Pets and Toxic Cleaning Products

You all have already met Humphrey.

But before Humphrey, we had this sweet old lady...


We lost them about a year a part from each other and planned to allow some time before getting a new dog.  And in that time all I could think was, "How do people have children without dogs?!" They do so much of the preliminary clean up that I was astounded! I would take little finger-food eating Fiona out of the highchair and then I had to pick up all that food off the floor and the seat of the highchair?! What an outrage! Because of sheer laziness on my part, and serendipitous timing on Humphrey's, we ended up with another dog sooner that we had originally planned.

But, that leads to the question, "Just what is my dog licking up?" Thinking back on life with my old dogs and the toxic cleaners I used to clean the floors, high chairs, and every other surface in my house, I can only cringe at the amount of residual toxic chemicals they were licking up along with macaroni and cheese that got tossed over the tray. Research has shown us over and over again, that once chemicals have done their job, they don't just disappear. Even though it is now an afterthought, I am so glad that I am not exposing Humphrey to those same toxins.


Cleaning supplies can be toxic to your dog. Common products such as bleach, detergent and disinfectants can cause dogs gastrointestinal and respiratory irritation.

Read more: Cleaning Supplies That Can Poison Your Dog

But, it's not just chemical residue that we have to worry about. I also have these guys. Now, we are not cat-people and these are our very first cats.  But we happily became cat-people when we were even less mouse-people  We adopted this brother and sister from an alley littler. This is Po-Po:


Po-Po, as you can see in the picture, is extremely fond of the children. He is sweet and gentle INSIDE. Outside, he becomes crazy ninja-kitty who has fought off 75 lb dogs. I know it is healthier to keep cats inside, but as I said, they are alley cats and he could not be contained. It does however freak me out when he wants to come in because I'll walk by the back door and see this. Makes me jump out of my skin every time.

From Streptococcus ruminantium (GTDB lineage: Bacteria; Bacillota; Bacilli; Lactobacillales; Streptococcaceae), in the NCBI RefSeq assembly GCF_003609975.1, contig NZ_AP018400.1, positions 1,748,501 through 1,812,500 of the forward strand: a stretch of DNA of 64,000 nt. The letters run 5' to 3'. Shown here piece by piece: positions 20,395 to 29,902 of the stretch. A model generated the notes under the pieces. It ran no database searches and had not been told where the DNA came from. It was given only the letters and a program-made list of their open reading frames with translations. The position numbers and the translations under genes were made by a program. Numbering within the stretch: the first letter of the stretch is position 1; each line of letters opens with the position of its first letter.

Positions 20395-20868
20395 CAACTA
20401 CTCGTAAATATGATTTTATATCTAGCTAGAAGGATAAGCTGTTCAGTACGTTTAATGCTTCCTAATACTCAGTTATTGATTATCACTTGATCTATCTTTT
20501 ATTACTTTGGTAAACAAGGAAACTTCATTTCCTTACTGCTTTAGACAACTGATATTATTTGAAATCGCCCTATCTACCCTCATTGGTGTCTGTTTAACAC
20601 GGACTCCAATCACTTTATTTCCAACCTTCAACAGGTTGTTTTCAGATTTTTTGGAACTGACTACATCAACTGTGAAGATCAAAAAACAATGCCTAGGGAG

He doesn't kill songbirds (I would not allow that) but brings me a fair number of mice and squirrels.Now before you get all sympathetic toward the squirrels, let me explain that we don't have normal squirrels. These are street thug squirrels. Like, if when my kids walked out the front door to go to school and a squirrel pulled a gun on them and demanded their lunchboxes, I would not even think, "Wow. That's weird." When I opened up the back door to scare off a squirrel who was eating a discarded apple core from my daughter, he just stared at me like, "Hey Lady! I'm trying to eat here." So, I'm good with Po-Po eliminating a few of the hordes of schmucks who take one bite out of a perfectly good tomato and throw it on the ground and eat holes through industrial trash bins.

Then there's Crinkle McSunshine:


I'm going to be honest and just say that she's creepy. and odd. And she follows me around whining at me, but when I bend down to try to give her attention she runs off. She spends most of her time slinking around the ancient basement. Which is fine. That's where the mice are were.